Retail News Breaks
Cardinal CEO: Time to act on 'fiscal cliff'
December 10th, 2012
DUBLIN, Ohio – Cardinal Health Inc. chairman and chief executive officer George Barrett is the latest pharmacy industry executive to urge policymakers to come to an accord on the so-called "fiscal cliff."
In a statement released Monday, Barrett warned leaders in Washington that "this is a critical time for our nation" and called on them to push aside their differences and reach an agreement.
"While last week's jobs data showed some encouraging signs, it is clear that consumer confidence remains fragile and the looming 'fiscal cliff' poses a serious threat to our economic recovery," Barrett stated. "We strongly believe that our leaders in Washington must come together to resolve this issue. We recognize that passions are strong and that perspectives vary, but it seems clear that getting our nation back on solid fiscal footing will require compromise on all sides."
Without a deficit reduction accord by the end of this month, January will signal the start of $7 trillion of tax hikes and spending cuts over a decade, threatening a return to recession and surging unemployment. Going "over the cliff" would involve cutbacks in defense and nondefense spending, the expiration of the Bush tax cuts, the end of a payroll tax holiday and extended unemployment benefits, as well as the onset of Medicare reimbursement cuts.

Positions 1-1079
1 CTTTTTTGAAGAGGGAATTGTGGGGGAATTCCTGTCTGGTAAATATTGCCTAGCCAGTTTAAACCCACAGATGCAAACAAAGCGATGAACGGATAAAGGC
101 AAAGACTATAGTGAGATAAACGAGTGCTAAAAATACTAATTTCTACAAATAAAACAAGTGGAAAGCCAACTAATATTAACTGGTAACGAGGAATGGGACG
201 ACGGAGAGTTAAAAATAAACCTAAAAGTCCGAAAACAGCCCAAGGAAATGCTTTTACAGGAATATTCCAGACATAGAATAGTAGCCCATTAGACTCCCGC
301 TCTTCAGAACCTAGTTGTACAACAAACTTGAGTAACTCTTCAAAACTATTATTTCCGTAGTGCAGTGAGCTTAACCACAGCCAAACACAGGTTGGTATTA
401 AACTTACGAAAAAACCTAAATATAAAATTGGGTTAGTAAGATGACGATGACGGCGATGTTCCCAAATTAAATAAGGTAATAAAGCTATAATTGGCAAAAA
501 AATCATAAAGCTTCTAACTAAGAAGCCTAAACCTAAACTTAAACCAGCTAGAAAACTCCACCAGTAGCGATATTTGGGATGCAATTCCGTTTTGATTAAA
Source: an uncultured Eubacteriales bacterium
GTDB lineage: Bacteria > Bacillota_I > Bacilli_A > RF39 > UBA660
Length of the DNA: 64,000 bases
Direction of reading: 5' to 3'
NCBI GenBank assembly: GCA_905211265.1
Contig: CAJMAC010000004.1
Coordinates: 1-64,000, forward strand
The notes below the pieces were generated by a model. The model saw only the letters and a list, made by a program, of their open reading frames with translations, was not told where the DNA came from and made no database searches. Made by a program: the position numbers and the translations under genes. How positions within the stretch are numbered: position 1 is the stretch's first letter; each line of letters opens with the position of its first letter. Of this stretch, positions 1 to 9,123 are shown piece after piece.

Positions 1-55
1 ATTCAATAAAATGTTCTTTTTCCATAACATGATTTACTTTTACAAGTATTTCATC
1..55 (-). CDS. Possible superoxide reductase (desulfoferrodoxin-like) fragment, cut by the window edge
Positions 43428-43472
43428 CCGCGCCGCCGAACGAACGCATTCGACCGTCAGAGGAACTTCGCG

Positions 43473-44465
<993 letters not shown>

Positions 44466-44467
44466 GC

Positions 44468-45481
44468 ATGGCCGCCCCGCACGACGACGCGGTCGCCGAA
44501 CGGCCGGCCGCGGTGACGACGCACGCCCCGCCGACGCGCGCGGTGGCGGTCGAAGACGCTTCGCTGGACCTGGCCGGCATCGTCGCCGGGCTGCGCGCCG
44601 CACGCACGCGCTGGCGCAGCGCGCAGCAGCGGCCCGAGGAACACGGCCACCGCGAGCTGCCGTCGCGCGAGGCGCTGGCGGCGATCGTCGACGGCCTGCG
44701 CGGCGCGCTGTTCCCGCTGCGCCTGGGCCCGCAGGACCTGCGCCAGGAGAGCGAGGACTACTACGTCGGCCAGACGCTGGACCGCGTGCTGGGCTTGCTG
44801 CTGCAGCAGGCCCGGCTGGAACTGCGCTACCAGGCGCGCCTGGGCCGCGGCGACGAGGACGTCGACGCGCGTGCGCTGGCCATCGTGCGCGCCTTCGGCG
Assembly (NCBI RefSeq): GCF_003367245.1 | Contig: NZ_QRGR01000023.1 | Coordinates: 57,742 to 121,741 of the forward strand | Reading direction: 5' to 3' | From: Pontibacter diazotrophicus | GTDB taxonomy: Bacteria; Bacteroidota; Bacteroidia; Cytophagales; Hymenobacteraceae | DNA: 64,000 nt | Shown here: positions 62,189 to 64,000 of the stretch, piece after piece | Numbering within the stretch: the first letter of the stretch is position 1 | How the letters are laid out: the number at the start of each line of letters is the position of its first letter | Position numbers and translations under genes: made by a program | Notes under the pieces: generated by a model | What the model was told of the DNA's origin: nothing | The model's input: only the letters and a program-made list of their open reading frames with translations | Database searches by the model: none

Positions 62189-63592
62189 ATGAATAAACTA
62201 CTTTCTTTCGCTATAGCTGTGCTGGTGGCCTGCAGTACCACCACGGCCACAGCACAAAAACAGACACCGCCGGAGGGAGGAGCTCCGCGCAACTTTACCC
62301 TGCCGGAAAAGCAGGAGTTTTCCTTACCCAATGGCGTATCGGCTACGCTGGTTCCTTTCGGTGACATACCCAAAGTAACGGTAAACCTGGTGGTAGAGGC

"We believe that any agreement should include increased revenues and serious steps to slow our spending on entitlements — necessary to ensure that our national safety net programs are sustainable for future generations," Barrett noted. "Now is the time to act. We urge our leaders to rise above political differences and act with speed."
Late last month, the chief executives of CVS Caremark Corp. and Walgreen Co. also urged Congress and President Obama to work together to reach a resolution on the looming fiscal cliff.
CVS Caremark president and CEO Larry Merlo and Walgreens president and CEO Greg Wasson said in statements that policymakers must come to an accord by the year's end or risk derailing the economic recovery and triggering possibly more dire consequences for already hard-pressed consumers and the nation as a whole.
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